Former World number one Novak Djokovic reached a new landmark on Sunday night after he became the first man to win all the nine ATP Masters 1000 titles.Djokovic, 31, achieved the feat by beating Roger Federer 6-4 6-4 in the Cincinnati Masters final to win his first title in Ohio at the sixth time of asking.The world number 10 had previously lost five times in the final with three of those coming against Federer.While speaking about his feat, the 13-time Grand Slam champion said: “It’s a very special moment.”“It’s the first time I get to stand with a winning trophy in Cincinnati.” The Serbian added.Seven-time winner Federer, 37, had earlier congratulated him on the feat.In his words, the 20-time Grand Slam winner said: “Congratulations to Novak for your amazing effort not just this week, but throughout your whole career, it is an amazing achievement.”“It’s been a great week, tough on the players but we had a fun time.” The Swiss legend concluded.Related
This image released by Netflix shows a scene from “Icarus,” which won an Oscar for best documentary feature. Once considered more medicinal than entertaining and consigned to high-brow places like PBS, documentaries these days can be found scattered across the film and TV spectrum, as well as online portals like Facebook Watch or YouTube Red and on video streaming apps. (Netflix via AP) This image released by HBO shows a scene from the documentary “Citizenfour” available on the HBO app and On Demand. (HBO via AP) This image released by HBO shows a scene from “Going Clear: Scientology and the Prison of Belief,” available on the HBO app and On Demand. (HBO via AP) NEW YORK | You’re on the couch. It’s been a long day. The remote control is in your hand. What can you watch?There’s that new CNN documentary series on the pope. Or maybe you’re more in the mood for some sinners in “Girls Incarcerated” on Netflix? There are cute critters on Hulu’s “March of the Penguins 2: The Next Step” or you could watch former slugger David Ortiz as he figures out his next career step on Fusion. 1 of 3 Keep scrolling? Sure. What about a new three-part documentary about Silicon Valley on Science? Or the series about gangsters on Reelz? How about the A&E series on adults returning to high school in “Undercover High”? What about some David Bowie or Elvis on HBO?If you’re looking for documentaries these days, they’re hard to miss. Once considered more medicinal than entertaining and consigned to high-brow places like PBS and art house theaters, documentaries are scattered across the film and TV spectrum, as well as online portals like Facebook Watch or YouTube Red and on video streaming apps like go90. Even mighty NBC is getting in on the act with a documentary on Martin Luther King Jr. airing Saturday night.“It feels like the golden age of documentary right now,” says Josh Koury, a professor at Pratt Institute and a documentary filmmaker. “It’s an amazing time to be making documentary stories.”Starz, which last fall began offering new documentaries for the first time, has doubled down by adding four original docuseries to its summer schedule, exploring everything from the criminal justice system to the legacy of hip-hop.Jeffrey Hirsch, chief operating officer for Starz, says the boom owes a large part to technology, which has allowed filmmakers access to relatively inexpensive high-quality cameras and editing equipment. What has emerged for content-hungry platforms is often a cheaper alternative to scripted films and series.“The cost of creating these stories has come down, I think. The ability to travel and to actually be your own investigative journalist has become possible. And the world has gotten smaller through technology,” he said. “So I think the opportunity to relive or retell some of these stories has become a lot more accessible.”Showtime also has increased its output of documentaries, said Vinnie Malhotra, head of documentary programming for the network. He marvels at how much the landscape has changed from 15 years ago when docs were independently financed and had limited releases.“There are more outlets for documentary than there ever have been before,” he said. “There’s a lot of money being fueled into the documentary industry from newer platforms that have emerged with interest in the form of storytelling — places like Netflix, places like Amazon, other streaming and tech companies.”No wonder recent documentaries have lately found themselves at the center of popular culture, including Ava DuVernay’s “13” on the American prison system, the Oscar-winning “O.J.: Made in America,” ”The Jinx” about Robert Durst, and “Blackfish,” for treatment of orcas. Netflix scored its first Oscar this year with the documentary “Icarus.”Award-winning filmmaker Darren Aronofsky has been lured to the genre, executive producing National Geographic’s 10-episode “One Strange Rock” about planet Earth — and he’s brought Will Smith along to narrate.The lure of documentary-making has also recently attracted Judd Apatow, known for scripted comedies like “Knocked Up” and “The 40-Year-Old Virgin.” Said Apatow: “I’ve probably wanted to make one for a very long time but didn’t know how to approach it.”In 2016, he teamed up with Michael Bonfiglio on “Doc & Darryl” for ESPN’s “30 for 30” series and last year’s “May It Last: A Portrait of the Avett Brothers” on HBO. This month he’s on his own with a four-hour HBO documentary about Garry Shandling.“I’m endlessly fascinated by how we all deal with this life. Sometimes it’s fun to write about it but lately I seem much more interested in trying to capture how different people have chosen to live,” Apatow said.“We’re in an amazing environment where, as a result of all these streaming services and cable stations, they desperately want great documentaries,” he added. “Now we’re getting incredible documentaries. I couldn’t be happier about it.”Many thank Sheila Nevins for bringing documentaries into mainstream popular culture during her 38-year tenure at HBO. It was Nevins, president of HBO Documentary Films from 2004 until this year, who shook up the staid format — usually nature shows or archive footage explained by experts — with such lurid shows as “Taxicab Confessions” and “Real Sex.”“When I arrived at HBO, docs were considered a high-brow thing. That never interested me. I didn’t care about the life of the university professor. I care about his doorman,” she says.Under Nevins’ watch, HBO pumped out more than 1,200 documentaries, most recently with such films as the Scientology investigation “Going Clear” and the Oscar-winning “Citizenfour,” about Edward Snowden. HBO once tried to hide its offerings as “docutainment.” Now it proudly has a documentary tab on its home page.Nevins credits the new interest to technology but also reality TV shows like “Big Brother” for championing the lives of non-celebrities. “It’s the democratization of documentaries, the spotlight is on regular people and the struggles everyone faces,” she says.What’s clear is that documentaries have come a long way since their dusty, formulaic and educational ancestors. Malhotra of Showtime credits today’s documentary-makers with being bolder, innovative and more cinematic.“As we’ve broadened our horizons in terms of what works in a documentary, I think that the filmmakers themselves have also evolved quite a bit. I think even they’re bored of the headshot-archive-headshot-archive type of style,” he said. “We want people shaking up the format.”One of those is filmmaker Sabaah Folayan, whose debut film “Whose Streets?” exposes the gap between mainstream media coverage of unrest in Ferguson, Missouri, in 2014 and what was happening at the grassroots. It’s a documentary that’s urgent, angry, visceral — and timely, using cellphone video and tweets to tell its story.“We’re having a kind of crisis of logic and a crisis of language where it feels like words don’t mean things anymore and nothing has to make sense,” she said. “People are more thirsty for this content. People are recognizing that they need to know about others and this is the way to do it.”Mark Kennedy is at https://twitter.com/KennedyTwits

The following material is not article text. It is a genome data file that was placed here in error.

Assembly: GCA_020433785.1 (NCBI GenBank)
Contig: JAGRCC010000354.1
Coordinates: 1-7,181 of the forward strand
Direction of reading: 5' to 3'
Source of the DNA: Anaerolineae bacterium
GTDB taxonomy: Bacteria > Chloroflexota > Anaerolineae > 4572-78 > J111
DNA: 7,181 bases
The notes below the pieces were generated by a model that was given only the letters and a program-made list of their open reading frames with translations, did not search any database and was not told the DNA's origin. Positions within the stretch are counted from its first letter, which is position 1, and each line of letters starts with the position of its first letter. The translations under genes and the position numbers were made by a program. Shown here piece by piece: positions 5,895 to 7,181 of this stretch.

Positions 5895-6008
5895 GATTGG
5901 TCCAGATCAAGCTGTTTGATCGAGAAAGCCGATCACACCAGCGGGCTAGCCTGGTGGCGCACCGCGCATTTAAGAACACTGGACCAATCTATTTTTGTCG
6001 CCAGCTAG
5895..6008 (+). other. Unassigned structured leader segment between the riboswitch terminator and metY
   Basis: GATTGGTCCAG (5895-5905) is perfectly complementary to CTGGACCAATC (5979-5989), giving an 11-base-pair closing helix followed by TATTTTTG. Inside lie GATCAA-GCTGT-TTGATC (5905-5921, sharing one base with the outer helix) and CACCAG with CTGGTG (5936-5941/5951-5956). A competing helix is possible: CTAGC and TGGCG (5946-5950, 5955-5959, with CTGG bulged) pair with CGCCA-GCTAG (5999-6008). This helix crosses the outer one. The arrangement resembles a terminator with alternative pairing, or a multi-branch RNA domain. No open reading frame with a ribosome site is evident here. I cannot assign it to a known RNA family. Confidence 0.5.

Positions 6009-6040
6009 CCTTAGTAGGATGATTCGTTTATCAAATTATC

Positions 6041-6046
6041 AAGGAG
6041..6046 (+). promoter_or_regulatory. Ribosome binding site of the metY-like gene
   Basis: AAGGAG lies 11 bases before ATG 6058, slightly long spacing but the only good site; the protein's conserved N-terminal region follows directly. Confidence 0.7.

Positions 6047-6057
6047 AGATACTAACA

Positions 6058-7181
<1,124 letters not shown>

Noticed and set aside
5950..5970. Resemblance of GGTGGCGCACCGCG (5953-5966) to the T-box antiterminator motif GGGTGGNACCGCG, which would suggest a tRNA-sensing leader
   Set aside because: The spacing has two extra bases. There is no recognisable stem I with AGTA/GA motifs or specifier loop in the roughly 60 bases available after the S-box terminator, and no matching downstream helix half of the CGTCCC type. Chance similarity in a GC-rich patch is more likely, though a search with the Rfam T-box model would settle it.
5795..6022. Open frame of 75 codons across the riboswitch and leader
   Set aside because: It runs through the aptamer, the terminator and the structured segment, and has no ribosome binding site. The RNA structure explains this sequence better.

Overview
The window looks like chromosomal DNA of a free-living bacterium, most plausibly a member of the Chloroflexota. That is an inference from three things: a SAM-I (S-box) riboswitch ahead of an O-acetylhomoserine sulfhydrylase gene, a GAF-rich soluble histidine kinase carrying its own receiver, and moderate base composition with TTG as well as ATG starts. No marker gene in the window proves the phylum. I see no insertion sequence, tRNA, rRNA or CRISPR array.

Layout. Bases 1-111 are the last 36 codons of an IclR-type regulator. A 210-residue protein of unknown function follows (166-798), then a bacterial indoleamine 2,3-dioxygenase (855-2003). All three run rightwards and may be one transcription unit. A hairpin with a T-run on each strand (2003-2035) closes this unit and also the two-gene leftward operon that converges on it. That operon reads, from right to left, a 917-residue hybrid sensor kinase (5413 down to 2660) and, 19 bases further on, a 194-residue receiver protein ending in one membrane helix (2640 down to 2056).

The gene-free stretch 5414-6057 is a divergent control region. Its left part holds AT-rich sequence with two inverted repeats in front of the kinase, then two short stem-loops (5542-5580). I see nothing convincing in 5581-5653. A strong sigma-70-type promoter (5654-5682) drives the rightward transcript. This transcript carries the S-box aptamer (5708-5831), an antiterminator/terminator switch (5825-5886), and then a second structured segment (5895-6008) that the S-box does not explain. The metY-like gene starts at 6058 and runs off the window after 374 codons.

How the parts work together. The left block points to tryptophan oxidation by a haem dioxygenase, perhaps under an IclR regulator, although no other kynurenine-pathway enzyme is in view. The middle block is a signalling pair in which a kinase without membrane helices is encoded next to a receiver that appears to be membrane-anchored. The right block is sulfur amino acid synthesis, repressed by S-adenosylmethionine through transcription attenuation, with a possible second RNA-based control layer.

By Bonny Burrows A “high-risk registered sex offender” recently sighted in Pakenham has been arrested after failing to report to…[To read the rest of this story Subscribe or Login to the Gazette Access Pass] Thanks for reading the Pakenham Berwick Gazette. Subscribe or Login to read the rest of this content with the Gazette Digital Access Pass subscription.